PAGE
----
Welcome to Part 2 of our digital trip through Italy! This post will focus on Florence—if you’re planning your own trip, be sure to check out my family’s Venice itinerary and Duomo experience. Guides to Tuscany, Cinque Terre, and Rome will be published soon.
I wasn’t sure what I’d think about Rome or Venice, but I knew I’d love Florence before even leaving Brooklyn. A town that birthed the Renaissance and is surrounded by the green hills of Tuscany is all too easy to adore.
WHERE TO STAY
“Should I look up a Marriott in Florence?” my dad asked from the couch of our Venice apartment. The whole family wore matching expressions of exhaustion and frustration.
About two minutes prior, Mom had checked her email for the first time since landing in Italy. It was the end of an eventful day, and we were taking a few minutes to plan the next afternoon’s key swap with the Airbnb host in Florence.
But instead of details about how to access the apartment, the host had sent us a long message. The first sentence started with an apology, and then something along the lines of “the apartment you were going to stay in has flooded.” Mom and I both gasped out loud.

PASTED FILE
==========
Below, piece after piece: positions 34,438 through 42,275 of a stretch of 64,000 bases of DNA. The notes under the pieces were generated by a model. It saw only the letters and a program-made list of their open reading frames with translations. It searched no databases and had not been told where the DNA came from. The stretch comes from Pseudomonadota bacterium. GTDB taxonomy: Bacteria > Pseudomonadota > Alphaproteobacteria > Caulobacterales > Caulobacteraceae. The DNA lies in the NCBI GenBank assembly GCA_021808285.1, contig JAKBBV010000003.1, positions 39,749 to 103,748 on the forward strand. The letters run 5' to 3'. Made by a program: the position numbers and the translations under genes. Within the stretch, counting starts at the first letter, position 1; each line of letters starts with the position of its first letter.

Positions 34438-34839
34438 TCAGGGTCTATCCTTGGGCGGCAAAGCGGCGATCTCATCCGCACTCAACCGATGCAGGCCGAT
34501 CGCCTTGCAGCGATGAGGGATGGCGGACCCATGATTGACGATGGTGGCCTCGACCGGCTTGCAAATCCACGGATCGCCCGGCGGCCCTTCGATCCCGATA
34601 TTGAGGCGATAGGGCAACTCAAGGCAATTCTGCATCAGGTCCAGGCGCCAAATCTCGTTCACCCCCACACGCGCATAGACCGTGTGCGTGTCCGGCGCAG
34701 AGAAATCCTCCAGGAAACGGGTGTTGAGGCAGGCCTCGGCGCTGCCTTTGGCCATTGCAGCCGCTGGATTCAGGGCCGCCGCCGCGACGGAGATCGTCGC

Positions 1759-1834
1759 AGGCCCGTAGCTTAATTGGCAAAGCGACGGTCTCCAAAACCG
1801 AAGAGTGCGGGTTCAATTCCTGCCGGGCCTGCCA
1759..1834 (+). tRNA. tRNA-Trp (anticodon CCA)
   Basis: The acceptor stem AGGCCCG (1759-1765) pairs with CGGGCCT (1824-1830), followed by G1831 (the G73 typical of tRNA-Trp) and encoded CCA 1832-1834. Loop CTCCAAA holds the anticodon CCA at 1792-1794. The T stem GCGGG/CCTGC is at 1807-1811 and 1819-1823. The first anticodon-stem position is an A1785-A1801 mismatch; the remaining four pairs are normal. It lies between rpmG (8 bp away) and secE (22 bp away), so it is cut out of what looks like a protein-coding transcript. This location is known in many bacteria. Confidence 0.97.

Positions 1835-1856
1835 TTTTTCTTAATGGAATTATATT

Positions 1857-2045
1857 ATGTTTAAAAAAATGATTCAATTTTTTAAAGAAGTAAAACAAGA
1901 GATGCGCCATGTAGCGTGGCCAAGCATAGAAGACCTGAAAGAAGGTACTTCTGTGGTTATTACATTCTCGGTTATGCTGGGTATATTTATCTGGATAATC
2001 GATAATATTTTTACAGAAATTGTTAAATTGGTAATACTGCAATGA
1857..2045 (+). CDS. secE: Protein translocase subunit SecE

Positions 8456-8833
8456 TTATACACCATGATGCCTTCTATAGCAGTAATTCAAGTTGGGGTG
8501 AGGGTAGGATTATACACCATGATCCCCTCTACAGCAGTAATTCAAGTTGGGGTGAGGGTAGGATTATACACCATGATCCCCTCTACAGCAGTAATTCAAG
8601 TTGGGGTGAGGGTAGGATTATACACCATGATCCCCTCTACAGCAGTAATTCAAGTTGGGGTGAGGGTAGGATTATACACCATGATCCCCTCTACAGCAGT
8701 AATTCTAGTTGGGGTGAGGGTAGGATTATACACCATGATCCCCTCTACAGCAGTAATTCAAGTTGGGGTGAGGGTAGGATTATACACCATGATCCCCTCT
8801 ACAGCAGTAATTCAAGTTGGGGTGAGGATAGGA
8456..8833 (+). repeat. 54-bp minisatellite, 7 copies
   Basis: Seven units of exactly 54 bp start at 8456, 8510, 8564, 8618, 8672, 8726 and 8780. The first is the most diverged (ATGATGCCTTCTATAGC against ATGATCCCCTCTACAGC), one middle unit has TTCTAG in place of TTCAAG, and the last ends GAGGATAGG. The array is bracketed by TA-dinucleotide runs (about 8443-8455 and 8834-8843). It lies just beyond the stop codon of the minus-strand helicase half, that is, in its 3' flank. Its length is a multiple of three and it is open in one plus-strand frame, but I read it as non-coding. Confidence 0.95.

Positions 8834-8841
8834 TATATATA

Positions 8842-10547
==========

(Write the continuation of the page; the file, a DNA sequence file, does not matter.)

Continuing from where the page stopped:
Luckily, after some frantic Whatsapp messages, we were able to contact the host—he had another apartment for us that would work. My sister Grace would no longer get her own room; instead, she’d have to board with me and my husband. But it was certainly a better option than spending hours looking for an affordable hotel in a foreign city.
I’d give our Airbnb mixed reviews: the owner was able to resolve the situation, however, he wasn’t very friendly or helpful. The apartment, located in Piazza dei Ciompi, suited our needs and had a fabulous garden where we drink wine every evening. My husband didn’t enjoy the mattress on our bed, but the AC worked well and the natural sunlight in the back two rooms made for a lovely wake up call.
And if you’re traveling with a smaller group, this Airbnb was highly recommended to me. It didn’t work for our numbers—but the view looked incredible.
THINGS TO DO
STATUE OF DAVID